HB: Interesting connection you’ve drawn there. I suppose there’s some similarity in the presentation, but the underpinnings are remarkably different and unrelated.

I think the Garmin feature you mention is the “Performance Condition” feedback which is actually quite closely related to the VO2max calculation, in that it’s comparing internal (HR-derived intensity levels) with external (running/walking speed, or watts from a power meter for cyclists) workloads, and comparing that analysis with your historical baselines.

The Resources display is essentially revealing an offsetting comparison between the presence and magnitude of sympathetic and parasympathetic activation within your autonomic nervous system.

Physical activity and stress responses (sympathetic dominant activity, fight-or-flight) deplete your body’s resources, while rest, recovery, sleep – especially sleep – (parasympathetic dominant activity, rest-and-digest) replenish your body’s resources.

GZS: That also means that I get a running score for this all throughout the day, but what is that score built on / representing?

I’m currently explaining it – to myself – as HRV, with low variability meaning sympathetic nervous system is more active, body is stressed, whereas higher HRV = parasympathetic nervous system is active, “resources” are building up… but is that how/what it is?

HB: That’s a good way to think about it. It’s a bit like a bank account, with deposits and withdrawals, or a battery that charges and drains.

GZS: And what is the (best) use of this, really? Does it reflect recovery/restedness, really, or just activity, or maybe even biorhythm?

HB: I’d suggest that the feedback has a handful of particularly helpful applications.

From a training perspective, performing physical activity when your body has the resources it needs to adequately support your efforts opens the door for getting the most out of your effort – this is especially true of strenuous efforts.

It’s not just about being able to gut through and survive the effort, but your body’s ability to respond positively, bounce back, and adapt as a result of your exertions to better prepare you for the next similar challenge.

There are, of course, great applications for this type of feedback in daily life as well.

You can assess the ability of your overnight recovery to support your daily needs. You may be able to see and understand how different routines and schedules impact your body’s ability to cope. I’ve heard numerous examples of folks catching the impact of illnesses and treatment in this particular type of feedback.

GZS: And what does it tell me if I never seem to get above a 48% score?

HB: Without trying to be coy, interpreting that type of feedback is a little difficult without knowing what you’re actually doing.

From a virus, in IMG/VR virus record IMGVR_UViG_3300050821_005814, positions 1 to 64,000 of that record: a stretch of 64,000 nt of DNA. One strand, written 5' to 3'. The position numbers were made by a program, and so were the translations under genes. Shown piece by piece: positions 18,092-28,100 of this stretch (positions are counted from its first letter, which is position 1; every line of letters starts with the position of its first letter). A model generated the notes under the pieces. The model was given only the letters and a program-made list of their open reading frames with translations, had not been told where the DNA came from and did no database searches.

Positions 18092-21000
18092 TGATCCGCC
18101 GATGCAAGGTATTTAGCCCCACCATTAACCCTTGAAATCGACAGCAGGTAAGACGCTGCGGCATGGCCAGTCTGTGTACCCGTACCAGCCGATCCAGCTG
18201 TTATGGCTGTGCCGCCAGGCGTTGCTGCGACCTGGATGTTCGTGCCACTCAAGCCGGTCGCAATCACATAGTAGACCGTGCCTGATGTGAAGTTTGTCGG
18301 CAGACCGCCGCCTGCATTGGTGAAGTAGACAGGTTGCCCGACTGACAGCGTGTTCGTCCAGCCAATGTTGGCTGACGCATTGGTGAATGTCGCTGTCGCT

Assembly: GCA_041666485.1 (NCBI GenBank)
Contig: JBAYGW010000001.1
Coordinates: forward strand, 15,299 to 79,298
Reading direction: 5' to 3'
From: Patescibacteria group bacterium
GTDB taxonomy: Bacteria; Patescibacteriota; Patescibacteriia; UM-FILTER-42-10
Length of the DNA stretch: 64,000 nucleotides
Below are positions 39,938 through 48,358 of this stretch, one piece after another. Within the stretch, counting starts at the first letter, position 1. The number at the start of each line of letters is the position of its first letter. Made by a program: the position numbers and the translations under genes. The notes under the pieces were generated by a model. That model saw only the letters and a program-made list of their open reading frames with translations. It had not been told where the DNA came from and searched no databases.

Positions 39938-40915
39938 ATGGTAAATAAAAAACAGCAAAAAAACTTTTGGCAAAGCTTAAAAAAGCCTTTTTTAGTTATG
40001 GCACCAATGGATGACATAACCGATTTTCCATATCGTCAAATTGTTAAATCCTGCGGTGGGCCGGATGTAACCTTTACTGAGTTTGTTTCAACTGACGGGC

GZS: The third Firstbeat feature in the Suunto 3 Fitness is sleep quality assessment… and in that, it’s not just the “deep sleep” = I didn’t move, that other watches show, but it’s also based on an HRV measurement, throughout the night, is it?

HB: Yes, feedback on your sleep quality is a product of a combination of movement and HRV-measurement data.

Historically, sleep data from wearables hasn’t been particularly informative. This is largely because, for the most part, devices have relied exclusively on accelerometer/movement data – which doesn’t necessarily say anything about the restorative quality of your sleep.

In an extreme example, you’ll see cases where someone consumes a large amount of alcohol and lies down to sleep. They may move very little – if at all.

From a movement perspective it may look like deep sleep, which is associated with excellent quality. If you look at the physiological data, you’ll see a significant reduction in the restorative power of sleep after alcohol consumption.

Here’s a recent article on precisely this: http://mental.jmir.org/2018/1/e23/ (Disclosure: the data and some of the contributors are from Firstbeat).

There are a great many things that impact sleep quality, including diet, timing of physical activities, natural dispensations… etc.

GZS: Does the sleep quality assessment work similarly to the “resources” measurement, then? In which way?

HB: Yes, it’s essentially the same information, but segmented and reported separately. This makes a lot of sense if you think about the massive role sleep plays in physiological recovery and adaptation.

Logically, the ability to look at sleep quality for recovery insight is the same as looking at workout for physiological impact.

Yes, there are constant ups and downs throughout the day and night, but these are the big events where you might want to take an extra look.

That’s it for this deep dive into the Firstbeat functions on the Suunto 3 Fitness. I’m currently testing the “Lifestyle Assessment” from Firstbeat, which is similar to the “Resources” measurement in a way, but goes quite beyond that.

I’m already curious, but we’ll have to wait and see what comes of it all.

Time for another, public, Thank you! to Herman Bonner / Firstbeat for the information!

More on the Suunto 3 Fitness’ Firstbeat features here; more about the watch on Suunto’s website here.

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4 Comments

  1. Anonymous

    Hi Gerald
    Did he say something about periodization in the adaptive training guidance ?

    Thomas

    • I have been told that it exists (or should exist)… Wanted to have a closer look at the suggestions, but they don’t work too well for my high VO2 max 😉

  2. what is the Firstbeat used for??

    • Firstbeat is a Finnish company that creates algorithms making sense out of heart rate variability measurement. On the Suunto 3 Fitness, fitness level, the “resources” analysis, and sleep quality come from Firstbeat